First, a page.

Let me respectfully register my dissenting opinion. “Swan Song” deserves its place in this upper echelon because: (1) is it about as definitive a gotcha in terms of guilt as you’ll find; (2) it involves no questionable conduct on Columbo’s part (compare “Negative Reaction”; “A Deadly State of Mind”; “Death Lends a Hand”; “Any Old Port in a Storm”); (3) it is preceded by a great pre-gotcha sequence (“I knew, then I didn’t know, and then I knew.”); and (4) it is so fully interwoven into the story as a whole (relating directly to a clever murder method grounded in the killer’s specialized skill, but a skill that isn’t obvious from the outset). So many Columbo gotchas are interchangeable. The blind witness gotcha was conceived by Richard Levinson long before “A Deadly State of Mind” was written. The “Candidate of Crime” gotcha could have solved many a Columbo. But the parachute gotcha could only be in “Swan Song.”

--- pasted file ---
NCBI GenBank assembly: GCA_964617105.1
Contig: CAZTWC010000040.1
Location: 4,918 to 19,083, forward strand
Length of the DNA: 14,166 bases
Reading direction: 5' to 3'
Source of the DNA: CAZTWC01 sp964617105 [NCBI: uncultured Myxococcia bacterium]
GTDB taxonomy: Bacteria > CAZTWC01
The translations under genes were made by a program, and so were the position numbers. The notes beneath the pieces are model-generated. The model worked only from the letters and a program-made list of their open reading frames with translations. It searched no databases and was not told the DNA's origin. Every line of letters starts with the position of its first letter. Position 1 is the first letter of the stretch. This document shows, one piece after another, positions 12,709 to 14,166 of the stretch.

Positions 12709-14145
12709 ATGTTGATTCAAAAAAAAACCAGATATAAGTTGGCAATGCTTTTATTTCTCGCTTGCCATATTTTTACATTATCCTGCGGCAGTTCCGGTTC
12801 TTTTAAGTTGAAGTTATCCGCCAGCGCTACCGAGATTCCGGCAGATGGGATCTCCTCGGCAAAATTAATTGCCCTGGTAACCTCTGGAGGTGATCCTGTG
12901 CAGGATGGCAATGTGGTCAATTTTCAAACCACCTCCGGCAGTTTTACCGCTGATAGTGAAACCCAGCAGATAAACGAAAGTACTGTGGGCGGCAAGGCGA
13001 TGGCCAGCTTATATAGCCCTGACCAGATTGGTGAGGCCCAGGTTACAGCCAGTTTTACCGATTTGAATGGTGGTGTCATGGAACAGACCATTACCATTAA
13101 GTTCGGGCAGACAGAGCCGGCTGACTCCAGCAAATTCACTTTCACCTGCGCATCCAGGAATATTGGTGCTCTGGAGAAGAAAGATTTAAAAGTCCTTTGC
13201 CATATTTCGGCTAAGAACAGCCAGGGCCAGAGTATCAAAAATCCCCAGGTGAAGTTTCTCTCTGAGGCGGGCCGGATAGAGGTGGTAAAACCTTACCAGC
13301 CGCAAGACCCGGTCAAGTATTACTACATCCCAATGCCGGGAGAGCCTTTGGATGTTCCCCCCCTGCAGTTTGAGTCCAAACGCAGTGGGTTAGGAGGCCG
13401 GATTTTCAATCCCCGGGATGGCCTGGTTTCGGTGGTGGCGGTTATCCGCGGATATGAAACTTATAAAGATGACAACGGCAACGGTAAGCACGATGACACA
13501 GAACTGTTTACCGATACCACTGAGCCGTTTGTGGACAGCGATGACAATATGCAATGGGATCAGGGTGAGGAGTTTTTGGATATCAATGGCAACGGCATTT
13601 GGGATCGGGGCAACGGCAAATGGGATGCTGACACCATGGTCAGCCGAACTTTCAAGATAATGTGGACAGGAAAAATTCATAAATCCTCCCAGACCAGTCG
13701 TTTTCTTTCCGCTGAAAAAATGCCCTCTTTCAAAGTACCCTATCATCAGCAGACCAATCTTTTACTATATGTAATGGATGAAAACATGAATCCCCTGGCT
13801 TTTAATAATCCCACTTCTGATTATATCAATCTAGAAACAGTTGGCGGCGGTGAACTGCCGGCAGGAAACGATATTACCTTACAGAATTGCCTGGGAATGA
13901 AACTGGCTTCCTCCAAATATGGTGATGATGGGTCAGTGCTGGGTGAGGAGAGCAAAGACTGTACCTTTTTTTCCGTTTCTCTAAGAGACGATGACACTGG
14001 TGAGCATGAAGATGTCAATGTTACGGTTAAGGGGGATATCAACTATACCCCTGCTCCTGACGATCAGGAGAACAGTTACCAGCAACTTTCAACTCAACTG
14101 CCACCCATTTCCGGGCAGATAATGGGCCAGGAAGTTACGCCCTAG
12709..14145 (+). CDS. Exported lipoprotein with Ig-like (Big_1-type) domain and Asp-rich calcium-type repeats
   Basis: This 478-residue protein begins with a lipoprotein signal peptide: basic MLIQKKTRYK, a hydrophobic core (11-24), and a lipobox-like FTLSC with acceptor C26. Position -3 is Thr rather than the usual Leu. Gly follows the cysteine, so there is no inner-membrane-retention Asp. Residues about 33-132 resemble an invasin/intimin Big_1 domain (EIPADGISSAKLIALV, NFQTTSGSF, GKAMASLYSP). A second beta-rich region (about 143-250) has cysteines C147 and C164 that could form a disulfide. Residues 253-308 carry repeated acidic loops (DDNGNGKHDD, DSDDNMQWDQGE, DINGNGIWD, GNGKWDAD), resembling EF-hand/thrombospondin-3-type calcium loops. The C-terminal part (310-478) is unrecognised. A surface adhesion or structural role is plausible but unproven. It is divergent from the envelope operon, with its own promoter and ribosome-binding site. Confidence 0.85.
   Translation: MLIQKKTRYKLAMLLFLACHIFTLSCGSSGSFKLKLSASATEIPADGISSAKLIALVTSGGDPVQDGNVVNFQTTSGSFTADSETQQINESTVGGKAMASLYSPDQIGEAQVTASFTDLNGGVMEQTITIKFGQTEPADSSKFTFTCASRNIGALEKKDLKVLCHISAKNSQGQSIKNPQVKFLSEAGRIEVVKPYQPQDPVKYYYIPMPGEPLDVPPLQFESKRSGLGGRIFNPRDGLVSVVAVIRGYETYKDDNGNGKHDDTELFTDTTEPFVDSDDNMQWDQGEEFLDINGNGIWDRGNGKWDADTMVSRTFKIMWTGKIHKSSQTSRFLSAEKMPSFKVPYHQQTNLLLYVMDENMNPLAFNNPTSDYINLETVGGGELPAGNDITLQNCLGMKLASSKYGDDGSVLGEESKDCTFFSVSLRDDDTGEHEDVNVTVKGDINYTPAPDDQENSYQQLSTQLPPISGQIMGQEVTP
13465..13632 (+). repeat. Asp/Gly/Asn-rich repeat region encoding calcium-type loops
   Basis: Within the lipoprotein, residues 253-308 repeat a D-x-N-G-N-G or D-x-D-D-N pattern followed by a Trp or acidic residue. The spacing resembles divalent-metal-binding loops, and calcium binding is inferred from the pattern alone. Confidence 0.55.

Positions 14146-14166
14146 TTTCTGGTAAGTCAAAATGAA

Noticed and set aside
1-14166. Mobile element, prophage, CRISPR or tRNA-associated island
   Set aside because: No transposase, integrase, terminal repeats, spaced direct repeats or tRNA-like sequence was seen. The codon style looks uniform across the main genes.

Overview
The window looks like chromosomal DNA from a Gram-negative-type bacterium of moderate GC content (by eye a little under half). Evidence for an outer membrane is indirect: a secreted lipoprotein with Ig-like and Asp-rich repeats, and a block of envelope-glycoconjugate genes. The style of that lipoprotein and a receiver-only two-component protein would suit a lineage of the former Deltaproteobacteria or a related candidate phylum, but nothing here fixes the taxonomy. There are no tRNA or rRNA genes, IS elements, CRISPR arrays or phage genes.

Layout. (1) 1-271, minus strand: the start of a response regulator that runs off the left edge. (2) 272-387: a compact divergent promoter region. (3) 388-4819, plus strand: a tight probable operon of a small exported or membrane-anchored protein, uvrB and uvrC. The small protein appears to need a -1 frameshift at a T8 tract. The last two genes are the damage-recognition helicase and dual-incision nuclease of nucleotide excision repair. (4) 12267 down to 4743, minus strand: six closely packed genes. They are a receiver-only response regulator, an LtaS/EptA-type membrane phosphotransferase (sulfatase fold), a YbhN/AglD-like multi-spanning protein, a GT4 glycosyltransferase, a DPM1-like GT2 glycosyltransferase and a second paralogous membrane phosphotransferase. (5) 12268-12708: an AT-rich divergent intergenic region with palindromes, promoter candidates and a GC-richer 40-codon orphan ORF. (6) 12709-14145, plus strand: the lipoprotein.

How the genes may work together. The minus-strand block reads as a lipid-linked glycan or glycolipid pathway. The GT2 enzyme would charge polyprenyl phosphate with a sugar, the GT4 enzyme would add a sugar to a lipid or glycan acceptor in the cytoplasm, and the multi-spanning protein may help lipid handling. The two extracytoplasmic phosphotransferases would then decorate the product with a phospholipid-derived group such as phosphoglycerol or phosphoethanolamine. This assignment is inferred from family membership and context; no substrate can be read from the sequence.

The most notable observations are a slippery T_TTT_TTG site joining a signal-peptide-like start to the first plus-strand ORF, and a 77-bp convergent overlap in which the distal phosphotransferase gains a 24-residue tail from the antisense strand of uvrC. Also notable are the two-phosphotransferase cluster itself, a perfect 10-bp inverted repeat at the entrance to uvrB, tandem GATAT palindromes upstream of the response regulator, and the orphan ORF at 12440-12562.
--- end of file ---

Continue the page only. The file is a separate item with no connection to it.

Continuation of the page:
I must put in a word for “The Greenhouse Jungle,” because of the SPEED of Ray Milland’s collapse. He goes from complete confidence to complete defeat–from “I’ve got this idiot policeman outsmarted” to “Oh my god he’s got me!”–in the course of a single sentence, really in a single sentence. It is a most satisfactory deflation for one of the show’s most arrogant murderers.
I think A Stitch in Crime has one of the most memorable endings and should definitely be on the list.
I’m not a fan of Suitable for Framing – It feels really, really contrived, though the performances are good. I do far prefer the ones where Columbo’s not had to rely on some fluke of luck to get to that point, so I think A Friend In Deed takes it for me.